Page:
TV Review - Is Roy Keane A Bad Pundit?

TV Review - Is Roy Keane A Bad Pundit?
By Gavin Cooney Updated

When Caligula was the Emperor of Rome, he tried to appoint his favourite horse, Incitatus, as a consul to the Senate.

Opponents of Caligula used this as evidence that he had fully descended to insanity, while those more sympathetic to him said that Caligula was actually subverting and satirising the Senate, telling them 'Pah, even a horse you could do your jobs'.

When Roy Keane left his most recent job in management, he accepted an invitation to be part of the ITV panel and ended up jogging with Adrian Chiles.

The question we must ask of Keane is, given what we came to know of him from his career to that point, has he gone mad? Or is there something else going on?

Keane has always had less an allergy than a pathological, combust-upon-contact-with-air aversion to punditry and bullshit, so to see him spending Wednesday nights in foreign lands being used as an instrument for Adrian Chiles' folksy humour was a....surprise.

In 2008 he said he'd "rather go to the dentist" than do punditry, slating pundits and "people like Richard Keys trying to sell something that's not there", adding that "I wouldn't trust them to walk my dog" and that "there are ex-players and ex-referees being given air-time who I wouldn't listen to in a pub".

Three years later, he was on ITV for the Champions League final. Seven years on, he is still there.

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How?

One theory. Keane, like all men of taste, is a Bob Dylan fan, and ever since retiring as a player, has emulated Dylan in doing exactly the opposite of what is expected of him. Hence it is tempting to see his bantering with Giggsy, Wrighty, and Chilesy and Dixon(y?) on television in this paradigm, along with his working for Niall Quinn, his working for the FAI and his signing of Djibril Cisse.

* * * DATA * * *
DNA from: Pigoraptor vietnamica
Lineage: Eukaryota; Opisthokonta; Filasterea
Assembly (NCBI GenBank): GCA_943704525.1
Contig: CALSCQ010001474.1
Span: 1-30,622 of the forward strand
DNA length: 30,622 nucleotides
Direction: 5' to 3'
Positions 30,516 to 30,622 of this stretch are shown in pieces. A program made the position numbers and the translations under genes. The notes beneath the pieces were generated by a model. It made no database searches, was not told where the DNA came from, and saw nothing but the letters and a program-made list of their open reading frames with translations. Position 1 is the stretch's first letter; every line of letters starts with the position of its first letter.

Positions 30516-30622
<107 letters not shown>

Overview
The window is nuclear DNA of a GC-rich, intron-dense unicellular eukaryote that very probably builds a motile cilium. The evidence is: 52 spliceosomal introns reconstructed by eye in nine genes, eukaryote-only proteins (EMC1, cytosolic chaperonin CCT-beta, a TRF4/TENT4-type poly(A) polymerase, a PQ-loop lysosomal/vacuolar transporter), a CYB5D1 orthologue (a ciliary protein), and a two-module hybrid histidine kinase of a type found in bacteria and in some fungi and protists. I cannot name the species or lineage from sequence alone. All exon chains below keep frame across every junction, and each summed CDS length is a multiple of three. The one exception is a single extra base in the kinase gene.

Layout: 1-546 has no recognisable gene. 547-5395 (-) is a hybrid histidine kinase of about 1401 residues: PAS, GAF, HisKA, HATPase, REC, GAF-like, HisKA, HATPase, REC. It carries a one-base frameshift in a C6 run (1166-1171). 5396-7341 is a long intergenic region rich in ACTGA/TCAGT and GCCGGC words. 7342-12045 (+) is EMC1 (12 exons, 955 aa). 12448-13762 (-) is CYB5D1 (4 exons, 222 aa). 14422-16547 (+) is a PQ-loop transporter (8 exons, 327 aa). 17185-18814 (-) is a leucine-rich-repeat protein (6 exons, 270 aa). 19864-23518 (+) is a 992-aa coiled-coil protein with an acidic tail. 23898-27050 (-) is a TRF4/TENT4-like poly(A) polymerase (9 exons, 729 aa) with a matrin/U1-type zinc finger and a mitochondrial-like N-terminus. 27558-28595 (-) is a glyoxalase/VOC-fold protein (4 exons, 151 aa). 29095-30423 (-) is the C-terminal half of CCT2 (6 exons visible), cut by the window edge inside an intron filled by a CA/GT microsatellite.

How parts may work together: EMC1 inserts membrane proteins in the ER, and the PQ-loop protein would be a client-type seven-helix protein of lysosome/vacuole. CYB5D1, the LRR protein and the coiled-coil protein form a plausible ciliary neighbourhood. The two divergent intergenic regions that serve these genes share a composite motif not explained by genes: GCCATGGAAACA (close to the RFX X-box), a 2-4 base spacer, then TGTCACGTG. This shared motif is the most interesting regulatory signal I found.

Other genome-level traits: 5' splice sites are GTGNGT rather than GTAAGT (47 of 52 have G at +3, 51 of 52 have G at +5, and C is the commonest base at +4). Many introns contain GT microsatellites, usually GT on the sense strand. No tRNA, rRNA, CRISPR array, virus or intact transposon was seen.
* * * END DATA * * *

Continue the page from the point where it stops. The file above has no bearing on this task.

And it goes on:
Perhaps even odder than the frequency of his appearances, however, has been the quality of them.

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Keane's punditry often isn't very....good. He is invariably entertaining and therefore ideal fodder for Reputable Sports Websites, but he rarely provides an insight that would otherwise elude viewers.

Granted, the ITV policy of having four pundits and twice as many ad breaks doesn't lend itself to deep analysis, but a self-effacing Keane has said in the past that "the more I speak, the more rubbish I talk. The hours that they get to speak on Sky and RTE would kill me".

On ITV, Keane often comes across as an actor trying to play a character called Roy Keane, sitting erect, phlegmatic and vaguely disgusted dutifully spouting the things you might expect him to say. "Every time I see Jack Wilshere he is getting treatment or he is carrying a knock"; "When Kieran Gibbs is your captain, you're in big trouble"; "We've said it before, though. Lack of leaders, lack of characters, hunger, desire". (We promise he has commented on teams other than Arsenal).

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Keane's analysis reveals more about Keane than it does about the game in question.

Tonight, he was no different. With Carlos Queiroz the Iran manager, Keane gave ITV the soundbite they wanted.

His second spell when he came back... for some reason, towards the end of my time there, I found him really disrespectful towards me, so we had a bit of a fall-out.

He questioned my loyalty, and I told him where to go. And one of my big regrets really, I probably should have ripped his head off.

But and excellent coach, and he's doing an excellent job, it has to be said, it has to be said.

Earlier, he was the man to reduce praise of Cristiano Ronaldo - a guy he played with - to its most banal and infuriating cliché: a comparison with Leo Messi.